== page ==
British Columbia

Wife of Iranian-Canadian professor who died in Tehran prison detained en route to Canada

The two sons of a Canadian-Iranian professor who died in a Tehran prison last month say their mother, Maryam Mombeini, was temporarily detained by Iranian authorities while trying to board a flight to Canada early on Thursday.

Grieving family harassed and threatened by authorities, son says from plane

Kavous Seyed-Emami, right, is seen in this undated photo with his son, Mehran, and wife, Maryam. Authorities in Tehran say Seyed-Emami, who was 63, committed suicide while in Iran's notorious Evin prison. (Family photo)

The two sons of a Canadian-Iranian professor who died in a Tehran prison last month say their mother, Maryam Mombeini, was temporarily detained by Iranian authorities while trying to board a flight to Canada early on Thursday. 

The sons were allowed to leave and are en route to Vancouver. All three members of the family are dual citizens of Iran and Canada, and previously lived in Toronto and Vancouver.

Mombeini, 55, was later released, but her Iranian passport has been confiscated, according to her son, Ramin Seyed-Emami.

"She basically begged us to get on the plane, and to just get the hell out of there," he said.

He said she still has her Canadian passport and has returned to her home in Tehran. Her plans were not immediately clear. 

"My mother has already gone through so much in the past couple of weeks since my father's death. The emotional distress we've been going through is just insane," he said.

'We couldn't take it anymore'

Seyed-Emami said his family had been a victim of harassment and intimidation by the Iranian authorities, including a "smear campaign" that aired on national television.

"We just wanted to get out of the country as soon as we could.... We couldn't take it anymore," he said.

"They've messed with the wrong family. There's no way I'll stay silent about this until she's safe."

Authorities in Tehran say his father, Kavous Seyed-Emami, who was 63, committed suicide while in Iran's notorious Evin prison — just two weeks after being arrested on suspicion of espionage and spying. 

Family and friends do not believe he took his own life. The family's request for an autopsy was denied by Iranian authorities.

Omid Memarian, deputy director at the New York-headquartered Centre for Human Rights in Iran, said he was in touch with the family when Mombeini and her sons were separated.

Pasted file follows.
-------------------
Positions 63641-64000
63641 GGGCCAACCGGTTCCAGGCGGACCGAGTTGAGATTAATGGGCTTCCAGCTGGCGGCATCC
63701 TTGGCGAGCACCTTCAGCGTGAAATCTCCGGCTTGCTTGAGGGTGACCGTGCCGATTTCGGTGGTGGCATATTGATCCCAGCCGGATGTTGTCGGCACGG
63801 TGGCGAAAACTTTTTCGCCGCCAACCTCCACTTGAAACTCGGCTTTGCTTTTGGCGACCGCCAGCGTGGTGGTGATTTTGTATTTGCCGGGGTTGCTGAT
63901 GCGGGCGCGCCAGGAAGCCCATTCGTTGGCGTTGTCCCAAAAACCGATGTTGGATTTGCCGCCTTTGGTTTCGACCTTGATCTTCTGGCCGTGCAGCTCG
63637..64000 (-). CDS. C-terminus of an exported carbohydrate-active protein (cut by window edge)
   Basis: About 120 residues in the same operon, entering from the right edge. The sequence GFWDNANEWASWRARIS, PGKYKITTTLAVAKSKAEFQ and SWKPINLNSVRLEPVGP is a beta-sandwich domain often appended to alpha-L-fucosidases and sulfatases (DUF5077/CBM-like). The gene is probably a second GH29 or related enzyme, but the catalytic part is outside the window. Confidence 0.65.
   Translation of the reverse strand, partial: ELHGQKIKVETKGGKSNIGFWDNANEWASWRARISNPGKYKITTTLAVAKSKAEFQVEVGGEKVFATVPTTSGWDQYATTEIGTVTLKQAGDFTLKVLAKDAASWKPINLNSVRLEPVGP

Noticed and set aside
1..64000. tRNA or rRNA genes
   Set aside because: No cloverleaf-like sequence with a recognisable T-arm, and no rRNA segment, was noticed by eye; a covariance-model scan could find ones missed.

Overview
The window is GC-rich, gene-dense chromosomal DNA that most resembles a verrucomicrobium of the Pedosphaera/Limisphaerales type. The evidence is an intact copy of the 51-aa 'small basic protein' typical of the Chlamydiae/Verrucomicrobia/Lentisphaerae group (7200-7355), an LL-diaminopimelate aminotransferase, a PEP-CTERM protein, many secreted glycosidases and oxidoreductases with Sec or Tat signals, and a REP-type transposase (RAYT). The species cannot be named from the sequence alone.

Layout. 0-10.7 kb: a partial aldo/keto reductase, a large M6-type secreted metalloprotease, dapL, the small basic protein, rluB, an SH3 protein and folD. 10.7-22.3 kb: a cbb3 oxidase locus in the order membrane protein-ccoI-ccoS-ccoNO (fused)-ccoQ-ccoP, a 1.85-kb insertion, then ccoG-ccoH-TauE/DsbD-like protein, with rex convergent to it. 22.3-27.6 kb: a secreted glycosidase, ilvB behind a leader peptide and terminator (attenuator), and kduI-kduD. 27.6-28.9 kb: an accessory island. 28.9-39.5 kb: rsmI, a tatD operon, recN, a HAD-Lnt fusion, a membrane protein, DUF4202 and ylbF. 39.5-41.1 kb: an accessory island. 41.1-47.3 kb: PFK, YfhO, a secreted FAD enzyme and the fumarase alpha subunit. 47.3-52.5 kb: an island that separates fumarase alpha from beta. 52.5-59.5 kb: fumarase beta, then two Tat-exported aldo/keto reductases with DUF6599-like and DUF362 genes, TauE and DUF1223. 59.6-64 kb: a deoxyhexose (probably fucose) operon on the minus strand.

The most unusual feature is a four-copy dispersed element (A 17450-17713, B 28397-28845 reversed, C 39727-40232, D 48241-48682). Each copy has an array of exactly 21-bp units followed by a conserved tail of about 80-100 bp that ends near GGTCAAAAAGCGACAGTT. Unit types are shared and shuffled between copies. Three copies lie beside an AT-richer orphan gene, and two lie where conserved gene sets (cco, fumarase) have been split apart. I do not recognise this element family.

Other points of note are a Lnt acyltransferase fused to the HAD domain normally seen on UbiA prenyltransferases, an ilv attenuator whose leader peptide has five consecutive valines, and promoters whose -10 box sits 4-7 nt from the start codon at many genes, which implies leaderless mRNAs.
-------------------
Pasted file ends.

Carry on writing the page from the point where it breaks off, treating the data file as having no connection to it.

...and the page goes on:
He said they made it through to the last security gate before Mombeini was told she was forbidden to leave Iran, and arresting authorities would not comment on why she couldn't leave.

"It was a shock for everyone," he said. "I think it's horrifying for a family that's never been in politics."

Memarian, who in 2004 was detained in the same prison where Seyed-Emami died, said he believes the move is part of a systematic detention of academics, journalists and activists in Iran.

"It's absolutely to [silence] the rest of the family, but this is not something I think they are going to do," he said.

Canada responds

The parliamentary secretary to Foreign Affairs Minister Chrystia Freeland, Omar Alghabra, will be greeting the brothers on their arrival in Vancouver, Seyed-Emami said. 

In a tweet, Freeland said she was "outraged" Mombeini had been detained, and demanded that she be allowed to return to Canada.

Kavous Seyed-Emami, who, like his family, was a Canadian-Iranian dual citizen, was a U.S.-trained scholar in sociology and the managing director of the Persian Wildlife Heritage Foundation, which seeks to protect Iran's rare animals. He had recently completed a six-month sabbatical at the University of Lethbridge.

Canada has no embassy in Iran. The two countries broke off diplomatic relations in 2012, and Italy now handles Canada's interests in the country.​

Ontario MP Ali Ehsassi who is also Canadian-Iranian, said he has been in communication with the family, and also plans to meet the sons at the airport in Vancouver on Thursday.  

The incident is "very disappointing given the reality that the family has been through an incredibly difficult time," he said. 

"Having to deal with this latest development, it's certainly something that breaks one's heart," he said.

​With files from Laura Lynch and Briar Stewart

About the Author

Michelle Ghoussoub


Michelle Ghoussoub is a journalist with CBC News in Vancouver. She has previously reported in Lebanon and Chile. Reach her at or on Twitter @MichelleGhsoub.